The acoustic properties of phonologically equal vowels show a large range of variability, so that automatic classification methods have achieved limited success in identifying vowels. The only secure basis for obtaining absolute vowel quality is to rely on judgements of a jury of phoneticians being well experienced in Daniel Jones's familiar Cardinal Vowel diagram. Because of the exclusiveness of this procedure a desire to replace the expert jury by automatic methods existed for a long time (Fant, 1978 ). In this paper an algorithm (WVT) is proposed for calculating absolute vowel quality from the speech signal. Since the results of this algorithm are equivalent to those of the jury and meaningful in phonetic terms, it can replace the jury. The algorithm can be applied to complex utterances and can display which vowel targets are really reached in the Cardinal Vowel diagram and how the trajectories run. So this tool can be used for research on diphthongs, undershoot/overshoot, coarticulation, assimilation and reduction, as some preliminary investigations show.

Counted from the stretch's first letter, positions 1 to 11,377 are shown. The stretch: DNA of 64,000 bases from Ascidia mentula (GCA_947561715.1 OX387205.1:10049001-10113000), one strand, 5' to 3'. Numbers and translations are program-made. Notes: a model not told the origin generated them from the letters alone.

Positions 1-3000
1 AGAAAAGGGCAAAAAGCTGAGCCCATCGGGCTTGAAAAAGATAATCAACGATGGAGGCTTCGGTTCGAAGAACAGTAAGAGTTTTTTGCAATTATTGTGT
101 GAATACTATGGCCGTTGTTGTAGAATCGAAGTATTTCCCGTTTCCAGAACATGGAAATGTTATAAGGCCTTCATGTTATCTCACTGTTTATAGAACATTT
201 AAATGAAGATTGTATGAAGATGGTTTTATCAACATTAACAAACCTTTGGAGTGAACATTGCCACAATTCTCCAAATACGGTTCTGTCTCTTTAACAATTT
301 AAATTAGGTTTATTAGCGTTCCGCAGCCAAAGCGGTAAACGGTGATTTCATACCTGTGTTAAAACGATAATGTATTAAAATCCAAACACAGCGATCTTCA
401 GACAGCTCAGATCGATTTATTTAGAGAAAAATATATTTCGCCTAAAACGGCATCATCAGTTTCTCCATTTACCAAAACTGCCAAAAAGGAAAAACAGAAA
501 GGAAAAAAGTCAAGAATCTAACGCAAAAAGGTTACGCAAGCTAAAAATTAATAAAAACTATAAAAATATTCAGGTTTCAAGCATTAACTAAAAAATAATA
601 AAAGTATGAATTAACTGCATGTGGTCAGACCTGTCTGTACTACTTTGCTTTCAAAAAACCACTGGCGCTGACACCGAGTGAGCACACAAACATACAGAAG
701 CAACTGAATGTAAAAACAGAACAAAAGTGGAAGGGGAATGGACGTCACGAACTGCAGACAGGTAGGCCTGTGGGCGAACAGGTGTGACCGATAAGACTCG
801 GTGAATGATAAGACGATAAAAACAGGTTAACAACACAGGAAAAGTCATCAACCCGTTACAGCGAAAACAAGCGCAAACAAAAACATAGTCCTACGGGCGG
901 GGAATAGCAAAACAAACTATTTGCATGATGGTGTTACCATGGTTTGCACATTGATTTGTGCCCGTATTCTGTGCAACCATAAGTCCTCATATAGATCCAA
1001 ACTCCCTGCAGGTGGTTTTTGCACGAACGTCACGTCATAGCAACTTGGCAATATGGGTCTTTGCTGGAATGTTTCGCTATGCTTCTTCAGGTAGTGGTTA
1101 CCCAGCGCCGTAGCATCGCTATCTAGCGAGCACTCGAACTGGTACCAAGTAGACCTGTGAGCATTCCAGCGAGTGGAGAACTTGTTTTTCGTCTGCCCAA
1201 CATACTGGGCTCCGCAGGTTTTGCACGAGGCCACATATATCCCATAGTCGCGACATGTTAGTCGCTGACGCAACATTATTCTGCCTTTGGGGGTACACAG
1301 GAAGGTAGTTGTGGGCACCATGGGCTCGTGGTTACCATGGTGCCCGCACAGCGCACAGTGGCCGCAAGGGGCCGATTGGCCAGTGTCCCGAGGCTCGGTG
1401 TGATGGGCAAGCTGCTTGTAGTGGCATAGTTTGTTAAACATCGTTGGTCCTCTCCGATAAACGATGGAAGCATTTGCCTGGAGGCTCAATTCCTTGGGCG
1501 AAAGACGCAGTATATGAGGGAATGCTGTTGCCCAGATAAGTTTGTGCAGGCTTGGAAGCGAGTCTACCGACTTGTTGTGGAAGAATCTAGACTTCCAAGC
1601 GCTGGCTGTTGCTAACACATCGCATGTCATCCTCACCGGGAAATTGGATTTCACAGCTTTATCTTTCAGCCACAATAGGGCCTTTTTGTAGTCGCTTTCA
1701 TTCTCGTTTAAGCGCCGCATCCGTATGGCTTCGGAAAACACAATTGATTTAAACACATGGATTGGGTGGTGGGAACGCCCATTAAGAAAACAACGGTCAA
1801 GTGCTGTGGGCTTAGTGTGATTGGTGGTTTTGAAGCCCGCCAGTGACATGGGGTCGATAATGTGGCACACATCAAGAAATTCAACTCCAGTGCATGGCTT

Bibliographic reference. Pfitzinger, Hartmut R. (1995): "Dynamic vowel quality: a new determination formalism based on perceptual experiments", In EUROSPEECH-1995, 417-420.